6) Savings too high for showerheads (existing heads use about 3 gpm, not 5) solar DHW especially if gas (unless you assume 100% DHW load is solar).

    BTW, average gas heat usage was 634 ccf/yr. in 2005 (AGA) and is about 800 ccf/yr in true heating climates.

  2. Enrique
    Posted May 18, 2007 at 10:17 am | Permalink

    For the average person, The Green Yahoo website is very practical. It gave me a guide on how and what to change to emitt less CO2.
    I came out with 15 tons of savings.
    I believe the next step is to created a website that would published the products and their efficiencies. For example, Which CFL light bulb has the less mercury and it last longer than other CFL lights bulbs. Which solar panel is most productive on producing energy and it is cost effective.
    Bill and Lisa great work on the website.

  3. Posted May 18, 2007 at 10:42 am | Permalink

    Hi Energy Guy,

    Thanks for looking through the site so thoroughly! I’m sure the Yahoo! group will be happy to get your feedback.

    We gave numbers to Yahoo! based on their list of action items. Yahoo! also decided to include some un-quantified items on the checklist.

    As you note, some of the items can be broken down into smaller changes. However, every calculator has to find a balance between usability and accuracy. In this case Yahoo! had to make the call.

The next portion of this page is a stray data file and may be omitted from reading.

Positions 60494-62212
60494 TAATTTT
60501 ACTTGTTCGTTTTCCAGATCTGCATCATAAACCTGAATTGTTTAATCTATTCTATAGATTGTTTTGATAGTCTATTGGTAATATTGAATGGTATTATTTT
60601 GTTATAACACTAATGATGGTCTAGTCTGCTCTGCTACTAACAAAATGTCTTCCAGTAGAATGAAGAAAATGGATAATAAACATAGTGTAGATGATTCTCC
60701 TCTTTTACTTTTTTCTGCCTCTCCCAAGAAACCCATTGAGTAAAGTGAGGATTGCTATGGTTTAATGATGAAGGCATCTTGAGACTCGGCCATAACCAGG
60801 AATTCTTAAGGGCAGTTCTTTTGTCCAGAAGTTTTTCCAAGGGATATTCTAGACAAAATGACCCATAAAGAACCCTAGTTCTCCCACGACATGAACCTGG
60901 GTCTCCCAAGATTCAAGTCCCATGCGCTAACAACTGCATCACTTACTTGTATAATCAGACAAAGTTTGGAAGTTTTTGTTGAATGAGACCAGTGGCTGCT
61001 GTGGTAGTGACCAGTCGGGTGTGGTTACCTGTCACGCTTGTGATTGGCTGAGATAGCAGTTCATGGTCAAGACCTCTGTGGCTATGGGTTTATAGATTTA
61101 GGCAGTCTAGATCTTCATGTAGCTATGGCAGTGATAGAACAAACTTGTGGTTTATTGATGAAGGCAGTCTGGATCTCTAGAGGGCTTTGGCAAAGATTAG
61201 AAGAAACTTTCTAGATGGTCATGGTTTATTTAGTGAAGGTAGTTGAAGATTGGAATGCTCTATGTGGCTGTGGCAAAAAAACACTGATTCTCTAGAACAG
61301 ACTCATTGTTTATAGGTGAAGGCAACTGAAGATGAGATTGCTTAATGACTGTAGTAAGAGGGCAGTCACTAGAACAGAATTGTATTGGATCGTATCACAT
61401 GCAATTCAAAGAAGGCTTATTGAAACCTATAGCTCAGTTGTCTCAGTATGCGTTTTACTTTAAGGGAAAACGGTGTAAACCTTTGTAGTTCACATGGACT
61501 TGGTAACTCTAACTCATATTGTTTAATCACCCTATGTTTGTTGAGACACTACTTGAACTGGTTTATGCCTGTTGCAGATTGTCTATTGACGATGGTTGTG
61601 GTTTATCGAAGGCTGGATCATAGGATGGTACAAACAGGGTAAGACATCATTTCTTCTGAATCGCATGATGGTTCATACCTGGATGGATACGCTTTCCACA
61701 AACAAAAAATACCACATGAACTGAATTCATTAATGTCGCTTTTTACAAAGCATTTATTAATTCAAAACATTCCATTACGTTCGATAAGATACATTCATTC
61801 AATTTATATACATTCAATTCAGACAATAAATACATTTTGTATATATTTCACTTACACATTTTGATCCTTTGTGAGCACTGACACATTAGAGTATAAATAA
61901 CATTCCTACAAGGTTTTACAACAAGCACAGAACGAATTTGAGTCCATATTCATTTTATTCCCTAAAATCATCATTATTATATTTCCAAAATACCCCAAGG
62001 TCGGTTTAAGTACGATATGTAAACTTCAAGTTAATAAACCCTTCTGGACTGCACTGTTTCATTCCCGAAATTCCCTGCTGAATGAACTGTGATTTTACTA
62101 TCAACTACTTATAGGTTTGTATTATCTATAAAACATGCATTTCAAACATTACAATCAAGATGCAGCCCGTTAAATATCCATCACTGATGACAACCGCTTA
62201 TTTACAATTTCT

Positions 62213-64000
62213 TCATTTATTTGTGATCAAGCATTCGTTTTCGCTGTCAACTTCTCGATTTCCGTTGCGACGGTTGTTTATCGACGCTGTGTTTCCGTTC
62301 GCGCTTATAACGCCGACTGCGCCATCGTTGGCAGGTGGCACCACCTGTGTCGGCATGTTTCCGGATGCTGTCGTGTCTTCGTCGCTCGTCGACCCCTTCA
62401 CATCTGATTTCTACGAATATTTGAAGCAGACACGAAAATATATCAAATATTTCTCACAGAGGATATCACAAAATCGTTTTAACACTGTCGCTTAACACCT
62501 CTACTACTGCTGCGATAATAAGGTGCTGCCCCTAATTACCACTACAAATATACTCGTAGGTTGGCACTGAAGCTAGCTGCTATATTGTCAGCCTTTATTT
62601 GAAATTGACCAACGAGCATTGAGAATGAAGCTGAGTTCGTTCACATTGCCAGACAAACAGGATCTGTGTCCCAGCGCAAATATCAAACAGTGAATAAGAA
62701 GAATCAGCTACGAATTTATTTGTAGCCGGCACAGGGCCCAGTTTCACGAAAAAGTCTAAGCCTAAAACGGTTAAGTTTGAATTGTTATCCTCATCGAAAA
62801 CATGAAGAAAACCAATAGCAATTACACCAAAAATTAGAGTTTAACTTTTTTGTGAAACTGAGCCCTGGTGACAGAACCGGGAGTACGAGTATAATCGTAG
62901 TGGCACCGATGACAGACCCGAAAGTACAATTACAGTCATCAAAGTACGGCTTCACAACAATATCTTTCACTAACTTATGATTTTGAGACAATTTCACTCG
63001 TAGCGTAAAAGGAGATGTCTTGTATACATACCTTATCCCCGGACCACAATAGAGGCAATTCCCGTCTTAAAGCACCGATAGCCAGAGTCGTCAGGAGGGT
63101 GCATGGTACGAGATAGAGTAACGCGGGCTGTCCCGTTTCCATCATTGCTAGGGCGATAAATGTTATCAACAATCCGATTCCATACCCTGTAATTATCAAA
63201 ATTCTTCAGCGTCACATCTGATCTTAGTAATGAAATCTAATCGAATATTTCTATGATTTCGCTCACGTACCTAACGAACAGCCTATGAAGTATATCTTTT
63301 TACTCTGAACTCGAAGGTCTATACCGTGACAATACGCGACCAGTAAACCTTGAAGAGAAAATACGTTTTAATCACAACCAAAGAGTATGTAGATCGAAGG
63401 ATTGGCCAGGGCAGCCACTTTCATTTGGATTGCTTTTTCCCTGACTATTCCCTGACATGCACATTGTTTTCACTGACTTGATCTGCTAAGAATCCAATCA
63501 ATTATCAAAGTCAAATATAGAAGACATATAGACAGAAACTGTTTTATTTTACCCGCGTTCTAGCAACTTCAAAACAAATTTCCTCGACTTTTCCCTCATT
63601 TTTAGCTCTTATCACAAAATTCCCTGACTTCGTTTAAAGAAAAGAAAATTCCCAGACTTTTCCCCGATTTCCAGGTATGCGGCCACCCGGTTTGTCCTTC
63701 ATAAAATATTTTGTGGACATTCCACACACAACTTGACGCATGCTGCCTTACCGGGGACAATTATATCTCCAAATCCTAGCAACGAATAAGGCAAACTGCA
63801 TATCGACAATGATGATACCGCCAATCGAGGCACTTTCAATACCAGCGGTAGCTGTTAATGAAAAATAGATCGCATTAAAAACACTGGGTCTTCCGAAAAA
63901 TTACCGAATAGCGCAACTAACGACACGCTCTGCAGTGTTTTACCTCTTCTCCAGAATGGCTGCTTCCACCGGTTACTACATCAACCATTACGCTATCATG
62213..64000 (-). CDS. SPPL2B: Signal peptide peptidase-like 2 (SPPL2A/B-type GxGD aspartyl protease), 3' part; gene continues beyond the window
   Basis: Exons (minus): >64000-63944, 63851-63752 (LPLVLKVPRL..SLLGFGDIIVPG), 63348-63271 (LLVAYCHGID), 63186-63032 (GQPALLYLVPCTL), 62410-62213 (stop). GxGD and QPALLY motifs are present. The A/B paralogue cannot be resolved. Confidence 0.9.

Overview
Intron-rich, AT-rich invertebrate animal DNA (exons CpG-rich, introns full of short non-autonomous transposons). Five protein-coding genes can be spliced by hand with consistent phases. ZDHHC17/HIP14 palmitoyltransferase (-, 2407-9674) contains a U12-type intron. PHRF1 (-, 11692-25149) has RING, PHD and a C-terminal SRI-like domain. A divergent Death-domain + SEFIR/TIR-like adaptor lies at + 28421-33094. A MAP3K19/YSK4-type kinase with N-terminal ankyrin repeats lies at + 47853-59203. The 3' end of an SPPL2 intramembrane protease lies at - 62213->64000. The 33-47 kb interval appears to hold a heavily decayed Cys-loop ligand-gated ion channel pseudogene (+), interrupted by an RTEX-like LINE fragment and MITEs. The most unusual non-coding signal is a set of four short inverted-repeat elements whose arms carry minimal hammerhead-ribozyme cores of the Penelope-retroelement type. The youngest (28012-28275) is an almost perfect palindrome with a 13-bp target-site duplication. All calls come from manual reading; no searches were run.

I think they did a pretty good job and that the calculator gives people a rough but useful idea of the difference simple changes can make. However, it’s a judgment call and reasonable people can disagree.

    All of our sources are listed. If you know of a more recent report for any of the items, please send it along.


  4. Energy Guy
    Posted May 18, 2007 at 11:12 am | Permalink

    I agree that it does a pretty good job, but still think that it needs some fixes along the lines of what I listed. The worst item is lumping in hybrids with a 10% mpg boost – you should either remove hybrid from the description or give it a separate line. Also, you should remove any item that gives no benefit or a negative benefit because it gives incorrect feedback to people thinking of doing that item if it really does save. I also think that it doesn’t help someone prioritize very well because of the averaging — insulating empty walls is often the biggest savings you can get, but it is watered down in the calculator.